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Date: Monday, October 9th, 2017, 05:55
Category: Apple Watch, Developer, iOS, News, security, Software, Wearables

Last week, a controversial background API given from Apple to Uber designed to improve performance of the Uber app on the Apple Watch made headlines when security researchers told stated that Uber could have used it to record a user’s iPhone screen even with the Uber app just running in the background.

In a statement, Uber said the entitlement was used for an old version of the Apple Watch app and was provided to Uber because the original Apple Watch couldn’t render maps.

The company offered the following statement regarding the situation:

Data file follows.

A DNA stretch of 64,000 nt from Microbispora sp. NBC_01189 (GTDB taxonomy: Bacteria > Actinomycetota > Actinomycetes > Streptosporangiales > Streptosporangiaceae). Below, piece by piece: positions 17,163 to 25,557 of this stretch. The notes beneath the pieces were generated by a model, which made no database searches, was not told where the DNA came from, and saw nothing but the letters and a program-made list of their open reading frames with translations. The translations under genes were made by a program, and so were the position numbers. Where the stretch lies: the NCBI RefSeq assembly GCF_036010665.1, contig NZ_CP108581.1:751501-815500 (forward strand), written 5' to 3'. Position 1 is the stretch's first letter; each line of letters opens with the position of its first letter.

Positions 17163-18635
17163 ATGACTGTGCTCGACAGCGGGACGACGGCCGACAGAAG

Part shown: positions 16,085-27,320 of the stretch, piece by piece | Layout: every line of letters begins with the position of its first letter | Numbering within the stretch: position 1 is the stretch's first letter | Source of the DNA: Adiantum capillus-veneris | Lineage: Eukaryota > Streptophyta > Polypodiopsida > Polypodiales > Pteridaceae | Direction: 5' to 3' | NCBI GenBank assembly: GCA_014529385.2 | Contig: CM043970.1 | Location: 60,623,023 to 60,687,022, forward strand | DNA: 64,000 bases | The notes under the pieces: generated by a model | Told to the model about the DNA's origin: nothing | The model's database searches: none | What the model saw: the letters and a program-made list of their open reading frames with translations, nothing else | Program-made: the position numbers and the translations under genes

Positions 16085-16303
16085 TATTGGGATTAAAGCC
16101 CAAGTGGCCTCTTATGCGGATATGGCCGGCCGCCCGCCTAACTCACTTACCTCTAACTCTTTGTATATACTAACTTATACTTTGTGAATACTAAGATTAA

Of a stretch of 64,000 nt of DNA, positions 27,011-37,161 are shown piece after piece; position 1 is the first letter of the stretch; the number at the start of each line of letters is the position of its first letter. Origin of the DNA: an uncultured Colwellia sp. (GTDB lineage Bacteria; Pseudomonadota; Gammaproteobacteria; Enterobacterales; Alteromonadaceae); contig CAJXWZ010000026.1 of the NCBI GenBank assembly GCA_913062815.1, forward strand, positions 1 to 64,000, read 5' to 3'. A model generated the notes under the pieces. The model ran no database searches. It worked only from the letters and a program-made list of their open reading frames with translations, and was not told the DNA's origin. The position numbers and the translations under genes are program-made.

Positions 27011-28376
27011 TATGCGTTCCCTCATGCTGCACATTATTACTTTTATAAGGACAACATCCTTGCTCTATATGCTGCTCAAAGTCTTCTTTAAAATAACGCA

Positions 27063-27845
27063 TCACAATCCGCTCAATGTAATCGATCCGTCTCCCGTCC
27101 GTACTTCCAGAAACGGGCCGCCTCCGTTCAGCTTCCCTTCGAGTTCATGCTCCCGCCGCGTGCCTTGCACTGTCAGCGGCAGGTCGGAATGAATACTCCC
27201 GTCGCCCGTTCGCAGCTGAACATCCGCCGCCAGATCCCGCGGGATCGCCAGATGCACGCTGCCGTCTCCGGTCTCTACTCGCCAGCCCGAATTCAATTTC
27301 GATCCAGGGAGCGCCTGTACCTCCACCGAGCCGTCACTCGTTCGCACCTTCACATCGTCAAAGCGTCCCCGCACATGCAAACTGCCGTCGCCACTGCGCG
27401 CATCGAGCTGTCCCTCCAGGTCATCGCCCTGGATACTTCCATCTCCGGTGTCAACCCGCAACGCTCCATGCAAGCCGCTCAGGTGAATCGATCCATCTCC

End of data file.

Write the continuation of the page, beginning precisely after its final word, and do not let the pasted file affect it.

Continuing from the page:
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Apple releases macOS High Sierra 10.13 Supplemental Update, works to address security concerns, bugs

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Date: Friday, October 6th, 2017, 05:39
Category: High Sierra, macOS, News, security, Software

Every so often after a major operating system update, Apple releases a supplemental update to sort things out.

This is one of those times.

On Thursday, Apple released macOS High Sierra 10.13 Supplemental Update. The update, a 915 megabyte download through the App Store’s “Update” tab, fixes two important security flaws, one of which was just recently publicized. It also addresses three relatively minor bugs in macOS High Sierra.

Per Apple’s patch notes, the macOS High Sierra 10.13 Supplemental Update offers the following fixes:

Improves installer robustness
Fixes a cursor graphic bug when using Adobe InDesign
Resolves an issue where email messages couldn’t be deleted from Yahoo accounts in Mail
Security patch notes for macOS High Sierra 10.13 Supplemental Update
StorageKit

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Verizon reveals that all 3 billion existing Yahoo accounts were breached in 2013 attack